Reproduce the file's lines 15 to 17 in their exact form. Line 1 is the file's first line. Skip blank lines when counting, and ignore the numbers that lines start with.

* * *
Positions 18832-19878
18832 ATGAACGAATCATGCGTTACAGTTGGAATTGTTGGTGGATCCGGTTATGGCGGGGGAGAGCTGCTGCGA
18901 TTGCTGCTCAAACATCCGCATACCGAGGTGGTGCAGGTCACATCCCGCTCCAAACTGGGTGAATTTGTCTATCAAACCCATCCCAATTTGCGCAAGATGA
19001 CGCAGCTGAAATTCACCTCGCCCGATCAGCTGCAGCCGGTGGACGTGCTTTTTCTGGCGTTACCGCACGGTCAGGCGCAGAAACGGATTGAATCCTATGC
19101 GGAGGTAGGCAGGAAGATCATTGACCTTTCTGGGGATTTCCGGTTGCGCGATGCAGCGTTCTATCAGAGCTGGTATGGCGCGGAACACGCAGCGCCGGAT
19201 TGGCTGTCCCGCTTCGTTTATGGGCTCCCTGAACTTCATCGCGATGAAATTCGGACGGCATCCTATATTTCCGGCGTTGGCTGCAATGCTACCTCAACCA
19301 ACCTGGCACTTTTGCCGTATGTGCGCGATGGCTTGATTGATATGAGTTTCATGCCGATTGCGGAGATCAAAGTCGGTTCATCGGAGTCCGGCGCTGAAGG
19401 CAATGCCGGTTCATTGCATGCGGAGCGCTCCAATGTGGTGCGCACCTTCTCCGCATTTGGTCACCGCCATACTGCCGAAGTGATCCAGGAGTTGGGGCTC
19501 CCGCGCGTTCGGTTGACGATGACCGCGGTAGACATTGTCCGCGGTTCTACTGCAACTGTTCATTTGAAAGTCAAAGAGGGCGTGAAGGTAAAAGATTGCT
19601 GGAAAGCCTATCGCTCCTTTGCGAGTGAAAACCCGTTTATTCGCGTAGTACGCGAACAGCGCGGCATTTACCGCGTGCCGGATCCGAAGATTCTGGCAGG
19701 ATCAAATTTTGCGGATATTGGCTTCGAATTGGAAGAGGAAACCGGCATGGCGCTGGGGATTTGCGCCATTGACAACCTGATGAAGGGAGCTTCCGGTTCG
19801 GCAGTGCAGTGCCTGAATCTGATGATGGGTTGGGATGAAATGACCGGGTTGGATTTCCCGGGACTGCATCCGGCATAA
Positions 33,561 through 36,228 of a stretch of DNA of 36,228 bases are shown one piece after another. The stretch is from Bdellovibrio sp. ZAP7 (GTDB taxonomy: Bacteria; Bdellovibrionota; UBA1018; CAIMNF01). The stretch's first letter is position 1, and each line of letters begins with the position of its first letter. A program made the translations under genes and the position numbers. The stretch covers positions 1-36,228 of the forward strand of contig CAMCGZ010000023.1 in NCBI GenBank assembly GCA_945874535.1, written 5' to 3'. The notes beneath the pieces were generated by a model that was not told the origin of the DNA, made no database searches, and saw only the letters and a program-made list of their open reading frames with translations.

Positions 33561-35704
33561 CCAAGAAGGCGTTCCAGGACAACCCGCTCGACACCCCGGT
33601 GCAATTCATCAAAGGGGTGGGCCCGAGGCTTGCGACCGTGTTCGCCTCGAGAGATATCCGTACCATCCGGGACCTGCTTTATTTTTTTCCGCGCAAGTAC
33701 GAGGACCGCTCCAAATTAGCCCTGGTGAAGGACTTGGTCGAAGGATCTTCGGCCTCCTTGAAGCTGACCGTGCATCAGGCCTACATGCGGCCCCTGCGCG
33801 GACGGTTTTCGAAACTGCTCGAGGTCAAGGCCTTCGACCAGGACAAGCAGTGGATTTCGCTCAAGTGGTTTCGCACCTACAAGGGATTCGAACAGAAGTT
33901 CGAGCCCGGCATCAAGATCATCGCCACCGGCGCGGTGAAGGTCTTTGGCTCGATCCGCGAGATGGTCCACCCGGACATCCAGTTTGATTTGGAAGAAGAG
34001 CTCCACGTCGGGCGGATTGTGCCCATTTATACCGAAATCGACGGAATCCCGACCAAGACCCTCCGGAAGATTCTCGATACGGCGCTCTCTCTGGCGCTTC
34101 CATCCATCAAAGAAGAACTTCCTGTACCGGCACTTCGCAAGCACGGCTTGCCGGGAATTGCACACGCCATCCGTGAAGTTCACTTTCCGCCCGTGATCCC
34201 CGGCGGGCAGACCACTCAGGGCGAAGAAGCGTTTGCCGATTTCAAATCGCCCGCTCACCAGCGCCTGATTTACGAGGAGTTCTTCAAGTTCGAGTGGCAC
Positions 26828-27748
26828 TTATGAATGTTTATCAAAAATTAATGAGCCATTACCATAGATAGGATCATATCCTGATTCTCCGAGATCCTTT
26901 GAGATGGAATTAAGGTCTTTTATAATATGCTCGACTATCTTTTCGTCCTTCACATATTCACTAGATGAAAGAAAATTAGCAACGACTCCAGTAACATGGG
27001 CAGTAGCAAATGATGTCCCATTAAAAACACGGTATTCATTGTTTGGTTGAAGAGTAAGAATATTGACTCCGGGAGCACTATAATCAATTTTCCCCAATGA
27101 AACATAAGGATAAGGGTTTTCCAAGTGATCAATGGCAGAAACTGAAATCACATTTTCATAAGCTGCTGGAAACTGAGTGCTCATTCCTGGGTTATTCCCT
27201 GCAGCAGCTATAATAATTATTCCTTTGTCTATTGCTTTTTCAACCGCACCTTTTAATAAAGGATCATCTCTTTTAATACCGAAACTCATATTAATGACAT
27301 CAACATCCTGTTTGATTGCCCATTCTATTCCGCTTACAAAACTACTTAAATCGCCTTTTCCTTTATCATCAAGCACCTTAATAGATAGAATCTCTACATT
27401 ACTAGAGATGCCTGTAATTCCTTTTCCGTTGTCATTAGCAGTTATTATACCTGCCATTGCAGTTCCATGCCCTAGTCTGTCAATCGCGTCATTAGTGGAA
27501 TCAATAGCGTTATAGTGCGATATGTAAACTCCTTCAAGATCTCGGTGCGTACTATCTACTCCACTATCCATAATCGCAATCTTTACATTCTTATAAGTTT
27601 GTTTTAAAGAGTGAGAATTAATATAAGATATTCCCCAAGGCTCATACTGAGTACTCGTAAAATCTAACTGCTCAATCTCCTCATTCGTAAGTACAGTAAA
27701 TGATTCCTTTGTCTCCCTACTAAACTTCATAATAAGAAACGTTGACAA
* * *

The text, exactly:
33561 CCAAGAAGGCGTTCCAGGACAACCCGCTCGACACCCCGGT
33601 GCAATTCATCAAAGGGGTGGGCCCGAGGCTTGCGACCGTGTTCGCCTCGAGAGATATCCGTACCATCCGGGACCTGCTTTATTTTTTTCCGCGCAAGTAC
33701 GAGGACCGCTCCAAATTAGCCCTGGTGAAGGACTTGGTCGAAGGATCTTCGGCCTCCTTGAAGCTGACCGTGCATCAGGCCTACATGCGGCCCCTGCGCG